Pimentel urges BTC to work “double time” on draft Bangsamoro law

PASAY CITY (MindaNews/ 01 March) —  The expanded Bangsamoro Transition Commission (BTC) that will draft the Bangsamoro Basic Law (BBL) “should now start working” and work “double time” to submit their draft to Congress by July, Senate President Aquilino Pimentel III said, adding that passing a “bill into law is easier than (shifting from) old Constitution to new Constitution.”

In a sit-down interview Tuesday afternoon in his office here, Pimentel said the Senate will “accommodate and cooperate” with the Executive Branch’s two-track approach to peace through BBL and Federalism even as he admits the two-track process  “introduces some complications” and that “the simplest would be straight to federalism.”

Senate President Aquilino “Koko” Pimentel discusses the Bangsamoro Basic Law and Federalism in a sit-down interview with MindaNews on Tuesday, February 28, 2017 in his office. MindaNews photo by MANMAN DEJETO

President Rodrigo Duterte vowed during the election campaign and even as President that he would ensure that the historical injustices committed against the Moro people are addressed. While he pushed for the passage of the BBL and for it to be made a “template” for federalism, he has also more frequently said that “nothing short of federalism will solve the problem in Mindanao.”

The BBL is the legal expression of the political agreement, the Comprehensive Agreement on the Bangsamoro (CAB) that government (GPH) and the Moro Islamic Liberation Front (MILF) signed on March 27, 2014, to pave the way for the creation of the Bangsamoro, a  new autonomous political entity that would replace the Autonomous Region in Muslim  Mindanao (ARMM).

Congress under the Aquino administration adjourned in February 2016 without passing the BBL.

According to the Bangsamoro Peace and Development Roadmap approved by Duterte, the BTC is supposed to submit the draft BBL before the President delivers his second State of the Nation Address on July 27.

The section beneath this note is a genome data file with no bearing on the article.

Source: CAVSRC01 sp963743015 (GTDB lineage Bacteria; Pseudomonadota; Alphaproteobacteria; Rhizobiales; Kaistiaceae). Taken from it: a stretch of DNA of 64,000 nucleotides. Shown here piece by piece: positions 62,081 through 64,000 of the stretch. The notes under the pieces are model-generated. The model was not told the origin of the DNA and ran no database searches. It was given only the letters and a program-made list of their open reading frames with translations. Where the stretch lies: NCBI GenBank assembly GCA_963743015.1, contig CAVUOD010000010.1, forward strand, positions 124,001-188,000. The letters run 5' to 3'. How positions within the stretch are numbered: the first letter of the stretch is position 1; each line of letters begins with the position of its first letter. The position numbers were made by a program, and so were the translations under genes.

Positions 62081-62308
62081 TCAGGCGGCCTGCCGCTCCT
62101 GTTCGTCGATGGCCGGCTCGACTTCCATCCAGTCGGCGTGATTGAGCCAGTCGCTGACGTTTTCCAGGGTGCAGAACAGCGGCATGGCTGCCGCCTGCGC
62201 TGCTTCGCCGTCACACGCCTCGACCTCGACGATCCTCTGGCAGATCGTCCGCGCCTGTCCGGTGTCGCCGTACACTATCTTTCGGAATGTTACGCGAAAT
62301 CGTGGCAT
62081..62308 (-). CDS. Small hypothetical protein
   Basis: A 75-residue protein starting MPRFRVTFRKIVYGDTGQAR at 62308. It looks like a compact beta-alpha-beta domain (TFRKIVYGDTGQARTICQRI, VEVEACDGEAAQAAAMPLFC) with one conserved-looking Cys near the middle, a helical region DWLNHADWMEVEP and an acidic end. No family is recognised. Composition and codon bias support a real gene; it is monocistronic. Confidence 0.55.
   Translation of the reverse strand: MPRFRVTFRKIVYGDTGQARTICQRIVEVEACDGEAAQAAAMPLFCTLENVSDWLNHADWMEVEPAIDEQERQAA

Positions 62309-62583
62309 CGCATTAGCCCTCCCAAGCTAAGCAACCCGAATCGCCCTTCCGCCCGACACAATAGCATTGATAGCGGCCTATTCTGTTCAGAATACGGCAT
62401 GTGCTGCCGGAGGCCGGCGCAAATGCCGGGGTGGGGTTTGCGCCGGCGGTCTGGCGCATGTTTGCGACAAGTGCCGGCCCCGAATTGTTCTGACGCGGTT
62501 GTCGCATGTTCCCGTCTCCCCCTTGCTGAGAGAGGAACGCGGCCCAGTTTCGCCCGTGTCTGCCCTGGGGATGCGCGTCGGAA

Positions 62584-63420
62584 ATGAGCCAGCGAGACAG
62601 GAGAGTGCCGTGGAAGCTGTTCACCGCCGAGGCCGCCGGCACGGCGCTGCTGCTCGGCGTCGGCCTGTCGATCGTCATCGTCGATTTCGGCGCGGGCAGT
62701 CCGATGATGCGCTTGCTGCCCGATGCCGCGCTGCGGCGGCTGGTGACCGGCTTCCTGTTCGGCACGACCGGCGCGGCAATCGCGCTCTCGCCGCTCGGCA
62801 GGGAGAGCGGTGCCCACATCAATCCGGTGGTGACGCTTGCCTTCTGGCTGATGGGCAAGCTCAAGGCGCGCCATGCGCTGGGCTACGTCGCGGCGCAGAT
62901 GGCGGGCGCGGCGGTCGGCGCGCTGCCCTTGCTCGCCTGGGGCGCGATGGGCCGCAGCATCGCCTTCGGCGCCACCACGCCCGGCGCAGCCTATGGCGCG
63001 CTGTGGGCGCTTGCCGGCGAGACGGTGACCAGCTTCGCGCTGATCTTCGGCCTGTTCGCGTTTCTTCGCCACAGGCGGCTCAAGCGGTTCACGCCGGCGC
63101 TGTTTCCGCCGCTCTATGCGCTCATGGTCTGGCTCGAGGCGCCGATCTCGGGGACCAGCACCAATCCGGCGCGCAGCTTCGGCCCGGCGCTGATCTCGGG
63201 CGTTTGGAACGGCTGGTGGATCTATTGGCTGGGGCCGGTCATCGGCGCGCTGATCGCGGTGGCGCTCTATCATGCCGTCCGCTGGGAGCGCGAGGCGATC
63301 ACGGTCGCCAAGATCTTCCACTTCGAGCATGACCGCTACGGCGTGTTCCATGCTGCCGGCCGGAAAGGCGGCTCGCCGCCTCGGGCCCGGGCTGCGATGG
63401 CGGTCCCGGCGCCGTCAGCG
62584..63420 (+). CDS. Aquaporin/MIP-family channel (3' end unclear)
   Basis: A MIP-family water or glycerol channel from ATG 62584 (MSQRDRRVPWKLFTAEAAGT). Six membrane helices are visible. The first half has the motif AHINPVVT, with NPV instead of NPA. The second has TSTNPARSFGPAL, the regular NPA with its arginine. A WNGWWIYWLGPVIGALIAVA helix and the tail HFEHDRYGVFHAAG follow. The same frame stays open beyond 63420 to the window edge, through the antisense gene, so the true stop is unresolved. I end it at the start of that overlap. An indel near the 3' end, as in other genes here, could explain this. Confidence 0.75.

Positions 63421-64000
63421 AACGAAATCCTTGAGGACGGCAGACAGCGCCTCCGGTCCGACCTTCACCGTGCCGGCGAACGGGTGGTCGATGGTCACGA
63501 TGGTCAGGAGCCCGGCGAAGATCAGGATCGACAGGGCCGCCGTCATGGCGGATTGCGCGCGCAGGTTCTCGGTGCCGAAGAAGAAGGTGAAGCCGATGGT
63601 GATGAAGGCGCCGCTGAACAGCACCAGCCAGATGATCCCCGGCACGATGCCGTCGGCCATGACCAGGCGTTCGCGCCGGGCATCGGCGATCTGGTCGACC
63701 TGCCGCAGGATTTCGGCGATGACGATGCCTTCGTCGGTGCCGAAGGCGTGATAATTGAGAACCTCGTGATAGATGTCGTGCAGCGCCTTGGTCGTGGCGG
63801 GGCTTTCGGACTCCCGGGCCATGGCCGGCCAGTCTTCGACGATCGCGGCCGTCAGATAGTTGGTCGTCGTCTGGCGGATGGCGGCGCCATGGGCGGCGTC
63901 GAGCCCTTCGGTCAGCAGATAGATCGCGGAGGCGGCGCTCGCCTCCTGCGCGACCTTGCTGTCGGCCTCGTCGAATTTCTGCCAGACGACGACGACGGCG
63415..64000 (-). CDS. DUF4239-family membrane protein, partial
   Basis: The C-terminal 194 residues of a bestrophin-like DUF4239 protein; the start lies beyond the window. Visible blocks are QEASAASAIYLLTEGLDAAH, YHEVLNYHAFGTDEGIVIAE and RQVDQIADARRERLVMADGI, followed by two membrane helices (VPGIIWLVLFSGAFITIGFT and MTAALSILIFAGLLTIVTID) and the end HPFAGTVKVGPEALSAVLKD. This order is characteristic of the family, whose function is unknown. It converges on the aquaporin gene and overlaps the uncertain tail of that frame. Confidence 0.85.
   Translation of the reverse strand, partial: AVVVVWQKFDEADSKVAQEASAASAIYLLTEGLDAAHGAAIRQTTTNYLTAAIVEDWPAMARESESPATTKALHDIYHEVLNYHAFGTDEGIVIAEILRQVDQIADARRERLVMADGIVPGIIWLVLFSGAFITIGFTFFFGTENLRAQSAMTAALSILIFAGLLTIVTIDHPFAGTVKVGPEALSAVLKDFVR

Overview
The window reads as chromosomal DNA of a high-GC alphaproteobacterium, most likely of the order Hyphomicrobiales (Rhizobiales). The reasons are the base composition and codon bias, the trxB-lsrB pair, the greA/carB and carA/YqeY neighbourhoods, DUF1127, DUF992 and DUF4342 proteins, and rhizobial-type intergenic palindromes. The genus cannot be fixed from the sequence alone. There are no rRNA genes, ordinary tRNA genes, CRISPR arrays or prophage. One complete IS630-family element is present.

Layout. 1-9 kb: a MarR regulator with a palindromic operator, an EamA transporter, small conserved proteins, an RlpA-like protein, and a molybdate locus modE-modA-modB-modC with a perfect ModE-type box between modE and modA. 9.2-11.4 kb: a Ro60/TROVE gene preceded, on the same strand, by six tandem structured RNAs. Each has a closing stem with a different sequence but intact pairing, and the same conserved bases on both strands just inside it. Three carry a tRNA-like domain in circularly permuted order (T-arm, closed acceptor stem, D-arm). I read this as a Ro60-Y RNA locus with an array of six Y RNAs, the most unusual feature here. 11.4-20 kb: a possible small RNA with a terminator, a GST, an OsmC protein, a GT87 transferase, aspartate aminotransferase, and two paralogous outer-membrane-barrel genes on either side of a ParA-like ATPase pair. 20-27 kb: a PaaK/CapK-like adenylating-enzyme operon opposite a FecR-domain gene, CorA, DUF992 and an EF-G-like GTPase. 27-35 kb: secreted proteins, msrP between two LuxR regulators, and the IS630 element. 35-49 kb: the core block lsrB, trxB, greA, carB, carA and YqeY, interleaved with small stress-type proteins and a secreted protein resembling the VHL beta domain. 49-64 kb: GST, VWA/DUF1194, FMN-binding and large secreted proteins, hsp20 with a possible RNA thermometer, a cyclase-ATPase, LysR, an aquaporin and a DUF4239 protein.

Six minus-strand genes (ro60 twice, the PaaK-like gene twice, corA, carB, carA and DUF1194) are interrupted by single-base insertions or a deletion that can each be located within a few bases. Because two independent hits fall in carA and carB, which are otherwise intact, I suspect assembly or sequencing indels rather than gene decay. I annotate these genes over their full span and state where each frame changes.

Executive Order no. 8 creating the BTC was signed on November 7 but it was only on February 10 when its 21 members — 11 nominated by the MILF and 10 by the government including three from the Moro National Liberation Front (MNLF) under Muslimin Sema — were named.

The Commission was formally launched on February 24 in the presence of Duterte and is expected to hold its first session in Cotabato City next week.

Duterte signed EO 10 on Dec. 7, creating a consultative committee (ConCom) to review the 1987 Constitution, mandating the 25-member body to “study, conduct consultations, and review the provisions of the 1987 Constitution, including but not limited to the provisions on the structure and powers of the government, local governance, and economic policies.”

The ConCom, according to the EO, “shall endeavor to complete its work on or before the lapse of six months from the date it is convened.” Its recommendations and proposals will then be transmitted by the President to Congress. Congress will then convene as a constituent assembly to amend the 1987 Constitution to allow for the shift from Presidential to Federal form of government.

Almost three months since the EO on the ConCom was signed, its members have yet to be named.

Ahead of federalism

Moro leaders interviewed  by MindaNews from the revolutionary fronts,  government and non-governmental organizations are pushing for the passage of a Bangsamoro law ahead of the shift to federalism to ensure historical injustices committed against the Moro are addressed and not merely subsumed into the bigger federal project particularly as the latter may take a longer time to fulfill.